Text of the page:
I had trouble locating a list of non-english common passwords. If you're aware of any, please let me know. The echo notice is a good idea. I've filed phab:T122123 for it. I've filed phab:T122124 for instructing users to use a unique password. I agree that email a new password is a potential weak spot, although I'm not sure if a security question is a good solution (Or if there is a good solution). See some of the comments at phab:T122013. BWolff (WMF) (talk) 11:45, 22 December 2015 (UTC)
everybody realize we have better secure ballots for english arbcom voting, than the log-in to vote? or OAuth ? any reason this is not implemented for log-in other than inertia? Slowking4 (talk) 20:09, 21 December 2015 (UTC)
Can you clarify what you mean by this. If I remember correctly, we use securepoll for arbcom (I think. Not an en wikipedian, so I didn't vote), which would PGP to encrypt ballots. Is that what you're referring to? Are you suggesting to use Public/private key pairs for authentication? (Client-side SSL certificates would be the logical implementation of that). I think its unrealistic to expect most users to be able to do that, given the current state of client-side SSL certificates on the web in general (Support exists, but I can't think of a single site that uses them). BWolff (WMF) (talk) 11:33, 22 December 2015 (UTC)
i'm saying logon is the weak link. PGP is currently implemented for voting and OAuth. no reason it could not be implemented for bureaucrats, in time admins, and eventually editors. yes, making peer to peer encryption user friendly is the task, but it does not seem to me more off-putting than the current wall of captchas. see also w:Transport Layer Security - Slowking4 (talk) 15:58, 22 December 2015 (UTC)
I think you're conflating encryption and authentication, which are really separate (but highly related) things. Encryption is making sure that nobody can eavesdrop, authentication is making sure you are talking to the right person. PGP Encryption in securepoll is primarily used for encrypting the votes. We don't really use it for identity management, or at least not in a way that really translates to logging in (A small users hold the decryption key for the list of votes, obviously). Key management in PGP is most closely associated with the web-of-trust model, which is rather inapplicable to our use case (Web-of-trust is kind of like verifying you're talking to the right person by playing 6-degrees of kevin bacon. For example, my key has six people who've vouched for it. If someone wants to talk to me, the hope is that they know one of the people who've (potentially transitively depending on how much faith you put in the internet) vouched for me). One can of course potentially use other key management models with PGP, which may translate better. The aspect of PGP that we primarily use in securepoll is the plain encryption facilities. The encryption facilities of PGP are roughly equivalent to the facilities in TLS. Both can support a variety of ciphers, AES being one of the most common. (TLS = Transport level security = The S in HTTPS). We use TLS to secure your password in transit so that nobody can eavesdrop on it. Specifically, when you submit a password, it is encrypted with TLS until it gets to the Wikimedia data center (If your nearest data center is a caching data center, the last leg of the trip is encrypted using IPSec). So in one sense, your password is treated with the same amount of encryption as securepoll votes are.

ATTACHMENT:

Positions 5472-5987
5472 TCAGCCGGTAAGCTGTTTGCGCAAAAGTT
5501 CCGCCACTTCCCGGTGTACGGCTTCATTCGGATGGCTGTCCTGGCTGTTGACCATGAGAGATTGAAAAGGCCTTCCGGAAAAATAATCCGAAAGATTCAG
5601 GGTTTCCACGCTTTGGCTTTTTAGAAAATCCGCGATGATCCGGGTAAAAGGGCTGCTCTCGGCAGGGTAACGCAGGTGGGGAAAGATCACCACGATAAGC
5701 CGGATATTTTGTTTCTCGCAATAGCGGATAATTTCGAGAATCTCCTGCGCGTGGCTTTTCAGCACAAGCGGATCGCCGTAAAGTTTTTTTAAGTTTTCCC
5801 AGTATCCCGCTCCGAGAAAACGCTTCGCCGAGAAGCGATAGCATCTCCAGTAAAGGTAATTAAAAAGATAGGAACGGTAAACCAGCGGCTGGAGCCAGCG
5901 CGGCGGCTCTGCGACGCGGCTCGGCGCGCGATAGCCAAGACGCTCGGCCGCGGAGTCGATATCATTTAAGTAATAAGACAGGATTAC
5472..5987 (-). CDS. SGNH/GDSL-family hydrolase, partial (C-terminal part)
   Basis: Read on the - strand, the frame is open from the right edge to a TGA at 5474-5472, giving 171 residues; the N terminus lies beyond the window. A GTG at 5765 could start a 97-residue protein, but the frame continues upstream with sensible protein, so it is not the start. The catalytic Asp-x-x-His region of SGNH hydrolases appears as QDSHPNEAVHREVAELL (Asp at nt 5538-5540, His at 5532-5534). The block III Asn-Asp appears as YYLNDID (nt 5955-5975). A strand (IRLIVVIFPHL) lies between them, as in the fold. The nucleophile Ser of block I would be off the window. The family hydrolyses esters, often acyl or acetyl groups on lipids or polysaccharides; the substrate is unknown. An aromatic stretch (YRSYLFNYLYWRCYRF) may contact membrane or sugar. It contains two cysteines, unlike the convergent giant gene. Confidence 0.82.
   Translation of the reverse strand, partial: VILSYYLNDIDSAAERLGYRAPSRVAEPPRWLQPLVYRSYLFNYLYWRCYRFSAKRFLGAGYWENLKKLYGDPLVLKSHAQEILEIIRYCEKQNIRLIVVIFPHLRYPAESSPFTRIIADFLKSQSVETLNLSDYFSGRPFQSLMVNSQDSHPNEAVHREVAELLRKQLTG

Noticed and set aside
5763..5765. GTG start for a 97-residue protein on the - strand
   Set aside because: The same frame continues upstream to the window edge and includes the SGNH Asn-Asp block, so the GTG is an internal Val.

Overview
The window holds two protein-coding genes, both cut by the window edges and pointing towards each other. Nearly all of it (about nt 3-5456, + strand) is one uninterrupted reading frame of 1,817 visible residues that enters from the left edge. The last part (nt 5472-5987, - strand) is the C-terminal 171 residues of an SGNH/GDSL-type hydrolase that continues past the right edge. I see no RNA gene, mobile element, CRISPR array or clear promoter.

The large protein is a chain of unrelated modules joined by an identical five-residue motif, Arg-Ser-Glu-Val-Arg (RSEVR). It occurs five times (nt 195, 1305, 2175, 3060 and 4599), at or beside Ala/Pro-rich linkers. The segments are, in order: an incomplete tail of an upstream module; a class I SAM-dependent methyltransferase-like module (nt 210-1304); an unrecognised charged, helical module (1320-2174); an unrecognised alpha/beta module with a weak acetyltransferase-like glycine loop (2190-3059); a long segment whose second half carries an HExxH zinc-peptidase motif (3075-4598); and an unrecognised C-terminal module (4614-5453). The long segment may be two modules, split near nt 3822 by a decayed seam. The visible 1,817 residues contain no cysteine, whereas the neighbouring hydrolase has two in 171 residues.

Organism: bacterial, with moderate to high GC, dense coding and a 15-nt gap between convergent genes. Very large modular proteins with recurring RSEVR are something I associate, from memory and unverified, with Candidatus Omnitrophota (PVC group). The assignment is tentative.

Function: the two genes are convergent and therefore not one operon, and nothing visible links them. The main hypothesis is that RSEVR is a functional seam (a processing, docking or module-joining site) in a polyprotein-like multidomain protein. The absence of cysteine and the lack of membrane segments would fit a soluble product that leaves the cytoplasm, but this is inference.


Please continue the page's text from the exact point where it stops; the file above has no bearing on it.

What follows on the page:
Authentication involves proving who you are. Broadly speaking there are 3 ways of doing this:
Something you know. Most typically this is a password, which is what we are doing currently. This method has the benefit of easy to change if someone finds out your secret. The con of this method is that humans are very bad at memorizing high-entropy secrets, and generally don't follow security best practices.
Something you are. aka Biometrics. Not really directly applicable to us as we're not in physical control of the user's device. If someone wants to use biometrics, the typical workflow would be to use it to unlock some sort of private key, which would be entirely on the user end. The benefit to this method, is its hard to steal a biometric.